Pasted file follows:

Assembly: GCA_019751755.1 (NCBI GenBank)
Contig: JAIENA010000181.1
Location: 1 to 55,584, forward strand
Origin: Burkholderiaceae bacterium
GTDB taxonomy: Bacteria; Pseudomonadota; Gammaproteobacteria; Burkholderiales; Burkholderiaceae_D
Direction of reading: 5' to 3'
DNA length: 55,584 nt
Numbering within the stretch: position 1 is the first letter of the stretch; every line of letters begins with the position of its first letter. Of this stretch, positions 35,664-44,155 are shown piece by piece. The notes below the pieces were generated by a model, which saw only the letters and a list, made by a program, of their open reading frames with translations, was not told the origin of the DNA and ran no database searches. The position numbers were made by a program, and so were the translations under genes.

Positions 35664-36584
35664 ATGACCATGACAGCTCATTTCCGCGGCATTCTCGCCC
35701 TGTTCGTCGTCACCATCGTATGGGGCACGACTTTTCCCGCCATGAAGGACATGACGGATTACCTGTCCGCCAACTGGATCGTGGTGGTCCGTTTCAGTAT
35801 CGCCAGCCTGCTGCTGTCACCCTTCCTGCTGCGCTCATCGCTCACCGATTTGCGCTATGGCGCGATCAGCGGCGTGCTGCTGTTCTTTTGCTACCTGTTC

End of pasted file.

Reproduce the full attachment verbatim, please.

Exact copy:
Assembly: GCA_019751755.1 (NCBI GenBank)
Contig: JAIENA010000181.1
Location: 1 to 55,584, forward strand
Origin: Burkholderiaceae bacterium
GTDB taxonomy: Bacteria; Pseudomonadota; Gammaproteobacteria; Burkholderiales; Burkholderiaceae_D
Direction of reading: 5' to 3'
DNA length: 55,584 nt
Numbering within the stretch: position 1 is the first letter of the stretch; every line of letters begins with the position of its first letter. Of this stretch, positions 35,664-44,155 are shown piece by piece. The notes below the pieces were generated by a model, which saw only the letters and a list, made by a program, of their open reading frames with translations, was not told the origin of the DNA and ran no database searches. The position numbers were made by a program, and so were the translations under genes.

Positions 35664-36584
35664 ATGACCATGACAGCTCATTTCCGCGGCATTCTCGCCC
35701 TGTTCGTCGTCACCATCGTATGGGGCACGACTTTTCCCGCCATGAAGGACATGACGGATTACCTGTCCGCCAACTGGATCGTGGTGGTCCGTTTCAGTAT
35801 CGCCAGCCTGCTGCTGTCACCCTTCCTGCTGCGCTCATCGCTCACCGATTTGCGCTATGGCGCGATCAGCGGCGTGCTGCTGTTCTTTTGCTACCTGTTC